How ECB Hopes ‘Tiering’ Eases Pain of Negative Rates

(Bloomberg) -- In September, the European Central Bank has doubled down on its negative interest rates, a policy meant to stimulate the economy by charging banks billions of euros for money they’re not lending out. At the same time, it added a new measure, called tiering, to ease the impact on banks that have been complaining about paying those billions. Tiering might help more of the ECB’s monetary stimulus reach the real economy. Or it could blunt the effort while helping some banks more than others. For the world’s only central bank managing a multicountry currency area, nothing is simple, especially very complicated things.

1. What is tiering?

It’s a system that applies negative rates differently to different chunks of the money banks have parked with their central bank. The ECB’s system went into effect Oct. 30. That means that reserves as much as six times the minimum amount a bank there is required to hold will be exempt -- the interest rate on that money will be 0%. Any reserves beyond that mark will be subject to the ECB’s new deposit rate of minus 0.5%, a further drop from 0.4%.

2. Why is the ECB doing this now?

Signs of economic weakness both globally and across Europe have led the ECB to institute new stimulus measures, including the lowering of the negative rate. But that’s raised worries about whether the policy might undermine itself. Negative rates were already costing European banks about 7.5 billion euros ($8.25 billion) annually, an amount they called a drain on their profits that could eventually hurt their ability to lend. The ECB’s chief economist, Philip Lane, described tiering as a way to strike the right balance.

3. How much will tiering help banks?

Third quarter earnings results showed that Europe’s banks continued to feel the pain from negative rates -- some were even considering ways of passing the penalties on to clients. The ECB estimates tiering will allow the region’s lenders to save around 4 billion euros a year. Those savings aren’t likely to fall evenly, however.

4. Who’s going to benefit most?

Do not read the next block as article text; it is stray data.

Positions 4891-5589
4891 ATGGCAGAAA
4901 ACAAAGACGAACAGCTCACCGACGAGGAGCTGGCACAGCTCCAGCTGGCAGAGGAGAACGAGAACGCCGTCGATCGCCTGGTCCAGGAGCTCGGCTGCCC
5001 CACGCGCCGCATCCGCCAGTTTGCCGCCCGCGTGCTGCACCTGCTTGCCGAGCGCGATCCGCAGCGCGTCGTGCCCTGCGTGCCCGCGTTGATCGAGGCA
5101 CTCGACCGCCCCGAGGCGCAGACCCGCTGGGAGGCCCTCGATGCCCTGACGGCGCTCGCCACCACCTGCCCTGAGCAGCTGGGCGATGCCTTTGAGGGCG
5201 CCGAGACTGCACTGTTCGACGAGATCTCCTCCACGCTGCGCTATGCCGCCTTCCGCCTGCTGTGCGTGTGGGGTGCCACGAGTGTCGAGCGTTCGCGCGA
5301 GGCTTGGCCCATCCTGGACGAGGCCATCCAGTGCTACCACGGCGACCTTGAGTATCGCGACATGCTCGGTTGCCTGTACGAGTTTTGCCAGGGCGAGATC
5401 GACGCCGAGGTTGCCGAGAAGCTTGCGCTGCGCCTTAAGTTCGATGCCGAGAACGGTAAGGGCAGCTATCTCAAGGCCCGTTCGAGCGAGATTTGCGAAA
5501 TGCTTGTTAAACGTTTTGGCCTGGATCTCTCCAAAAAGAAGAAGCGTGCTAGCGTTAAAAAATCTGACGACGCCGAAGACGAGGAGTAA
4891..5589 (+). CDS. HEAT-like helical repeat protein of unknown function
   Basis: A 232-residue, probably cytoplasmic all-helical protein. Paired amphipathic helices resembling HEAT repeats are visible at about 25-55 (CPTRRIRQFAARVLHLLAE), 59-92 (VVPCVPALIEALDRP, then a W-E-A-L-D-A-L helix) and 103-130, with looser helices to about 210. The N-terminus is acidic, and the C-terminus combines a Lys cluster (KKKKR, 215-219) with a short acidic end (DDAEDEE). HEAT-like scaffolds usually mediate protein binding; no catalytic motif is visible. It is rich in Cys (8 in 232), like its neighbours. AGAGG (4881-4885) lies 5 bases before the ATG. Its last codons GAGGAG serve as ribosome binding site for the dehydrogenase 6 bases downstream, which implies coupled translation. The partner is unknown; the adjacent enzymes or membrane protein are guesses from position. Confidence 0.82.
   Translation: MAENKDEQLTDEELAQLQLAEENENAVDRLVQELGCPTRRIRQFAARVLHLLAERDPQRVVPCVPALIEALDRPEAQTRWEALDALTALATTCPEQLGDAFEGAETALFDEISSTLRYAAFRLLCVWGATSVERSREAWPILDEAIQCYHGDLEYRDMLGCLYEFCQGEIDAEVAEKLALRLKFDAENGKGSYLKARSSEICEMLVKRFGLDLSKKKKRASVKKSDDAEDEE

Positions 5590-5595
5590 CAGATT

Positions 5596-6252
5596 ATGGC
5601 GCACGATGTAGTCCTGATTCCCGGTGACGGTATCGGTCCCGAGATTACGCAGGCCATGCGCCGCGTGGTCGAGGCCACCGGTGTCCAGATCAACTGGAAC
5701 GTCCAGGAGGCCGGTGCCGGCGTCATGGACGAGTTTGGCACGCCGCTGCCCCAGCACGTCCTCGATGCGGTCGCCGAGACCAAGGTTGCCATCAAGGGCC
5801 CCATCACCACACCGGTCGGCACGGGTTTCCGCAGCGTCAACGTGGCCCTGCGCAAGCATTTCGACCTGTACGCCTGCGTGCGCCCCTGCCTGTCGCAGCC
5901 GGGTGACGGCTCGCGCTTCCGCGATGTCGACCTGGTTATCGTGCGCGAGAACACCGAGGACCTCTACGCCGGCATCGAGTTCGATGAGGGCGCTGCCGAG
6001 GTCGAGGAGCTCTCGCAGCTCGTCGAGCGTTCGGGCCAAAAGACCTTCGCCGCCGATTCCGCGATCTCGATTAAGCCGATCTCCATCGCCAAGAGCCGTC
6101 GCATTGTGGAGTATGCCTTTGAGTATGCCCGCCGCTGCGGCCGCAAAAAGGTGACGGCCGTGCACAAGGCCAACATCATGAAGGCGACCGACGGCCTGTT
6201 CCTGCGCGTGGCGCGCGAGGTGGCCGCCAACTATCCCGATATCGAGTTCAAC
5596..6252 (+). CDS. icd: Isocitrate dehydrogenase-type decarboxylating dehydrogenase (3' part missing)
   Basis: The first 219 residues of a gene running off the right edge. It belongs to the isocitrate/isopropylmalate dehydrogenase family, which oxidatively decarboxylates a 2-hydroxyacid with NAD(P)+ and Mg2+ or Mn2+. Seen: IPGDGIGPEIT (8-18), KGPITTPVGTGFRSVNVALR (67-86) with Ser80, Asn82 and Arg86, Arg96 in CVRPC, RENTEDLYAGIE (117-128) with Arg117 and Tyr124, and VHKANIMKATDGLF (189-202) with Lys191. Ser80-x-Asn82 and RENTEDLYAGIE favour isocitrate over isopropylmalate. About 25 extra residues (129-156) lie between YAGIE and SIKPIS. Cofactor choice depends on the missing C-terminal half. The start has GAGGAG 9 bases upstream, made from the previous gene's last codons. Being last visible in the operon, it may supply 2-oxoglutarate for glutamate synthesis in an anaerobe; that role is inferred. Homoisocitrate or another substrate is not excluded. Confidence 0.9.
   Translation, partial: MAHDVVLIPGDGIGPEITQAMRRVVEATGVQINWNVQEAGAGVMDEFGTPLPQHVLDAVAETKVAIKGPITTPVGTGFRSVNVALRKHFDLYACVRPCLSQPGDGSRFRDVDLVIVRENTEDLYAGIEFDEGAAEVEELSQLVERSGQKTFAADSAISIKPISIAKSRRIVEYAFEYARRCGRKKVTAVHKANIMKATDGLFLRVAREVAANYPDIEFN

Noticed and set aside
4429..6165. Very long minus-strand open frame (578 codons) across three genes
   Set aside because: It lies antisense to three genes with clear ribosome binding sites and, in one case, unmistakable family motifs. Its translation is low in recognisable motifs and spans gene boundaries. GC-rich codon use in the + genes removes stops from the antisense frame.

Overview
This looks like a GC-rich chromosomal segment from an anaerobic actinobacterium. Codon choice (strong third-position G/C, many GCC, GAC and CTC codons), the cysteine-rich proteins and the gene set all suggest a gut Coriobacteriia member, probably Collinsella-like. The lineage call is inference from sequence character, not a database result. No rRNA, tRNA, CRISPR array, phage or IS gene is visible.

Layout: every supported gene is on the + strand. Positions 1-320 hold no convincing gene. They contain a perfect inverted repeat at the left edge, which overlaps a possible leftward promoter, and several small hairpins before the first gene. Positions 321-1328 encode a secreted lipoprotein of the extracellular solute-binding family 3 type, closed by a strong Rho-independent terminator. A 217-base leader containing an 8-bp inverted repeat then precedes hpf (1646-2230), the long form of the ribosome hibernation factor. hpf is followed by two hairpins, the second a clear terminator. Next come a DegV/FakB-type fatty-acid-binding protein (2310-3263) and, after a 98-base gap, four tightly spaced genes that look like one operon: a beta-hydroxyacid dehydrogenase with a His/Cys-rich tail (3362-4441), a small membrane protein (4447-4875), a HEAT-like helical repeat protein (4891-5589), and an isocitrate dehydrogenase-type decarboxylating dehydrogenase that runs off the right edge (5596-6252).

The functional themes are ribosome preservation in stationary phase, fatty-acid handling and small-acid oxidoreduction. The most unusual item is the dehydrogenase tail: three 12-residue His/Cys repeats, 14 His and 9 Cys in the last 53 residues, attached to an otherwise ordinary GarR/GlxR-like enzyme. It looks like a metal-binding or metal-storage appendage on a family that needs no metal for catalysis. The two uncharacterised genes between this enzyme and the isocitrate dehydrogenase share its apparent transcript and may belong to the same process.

The region’s bigger lenders -- particularly those from Germany, France and the Netherlands -- account for some 40% of all the euro area bank reserves that exceed minimum requirements. That means they’ll see the biggest savings. Deutsche Bank -- Germany’s biggest lender -- estimates it’ll save more than 100 million euros in annual interest payments. That’s not likely to make banks with lower reserves, including many in Italy and other southern European nations, happy. But it could give the richer northern banks a stronger reason to make cross-border loans to their weaker counterparts within the euro region, something the ECB has been trying to encourage since the debt crisis, with only limited success.

5. What else might tiering do?

Some analysts worried that adding tiering could undo some of stimulus sought from negative rates -- that it could push the rates in actual interbank lending above the level the ECB is targeting. That’s in part simply because the negative rate will apply more narrowly once some reserves are exempted. Another worry is that banks who currently have fewer reserves than the maximum amount exempted will have an incentive to borrow to get the full benefit of tiering -- an additional demand for borrowing that could drive rates up. However, there’s no evidence of that so far, and the ECB has pledged to monitor markets closely and make changes as needed. And at least on the first day of tiering, there was no sign that interbank rates were being driven up.

6. What would the ECB do if rates go up?

It says it would shrink the level of reserves eligible for exemption from negative rates if the short-term rate is “unduly influenced.” It would do that by lowering the current dividing line between tiers -- the multiplier of six times mandated reserves. The ECB has also restarted its bond purchasing program, known as quantitative easing, in November. The bank plans to buy 20 billion euros of bonds a month for the foreseeable future, money it deposits with euro area banks, thereby driving up their reserves and holding rates down.

7. How does tiering mesh with other ECB measures?

It’s not the ECB’s only program meant to give banks relief. The central bank recently renewed its Targeted Longer-Term Refinancing Operations program, or TLTRO, which gives banks cheap loans. Banks that meet targets for lending to the private sector can even borrow at a sub-zero rate. Money from the new round of TLTROs could encourage banks in countries such as Italy to borrow through the program to increase their reserves to take full advantage of the tiering exemption quota.

8. Has tiering been done anywhere else?

Yes. Both Switzerland and Japan introduced tiering systems when they began their own negative rates policy, and the ECB’s tiering borrows heavily from the Swiss model. Here’s what the model looks like in those two countries:

How ECB Hopes ‘Tiering’ Eases Pain of Negative Rates

The system is also used in Denmark and Sweden. But it’s never been tested before in a multicountry currency zone, where the conditions of banks can vary widely in different parts of the region.

The Reference Shelf

  • The ECB’s release on the two-tier system.
  • ECB Vice President Luis de Guindos delivered a speech on the benefits and design of the two-tier system.
  • A Bloomberg story on tiering giving banks relief.
  • A Bloomberg feature on the range of options the ECB has on making their sub-zero rates policy more palatable.

©2019 Bloomberg L.P.

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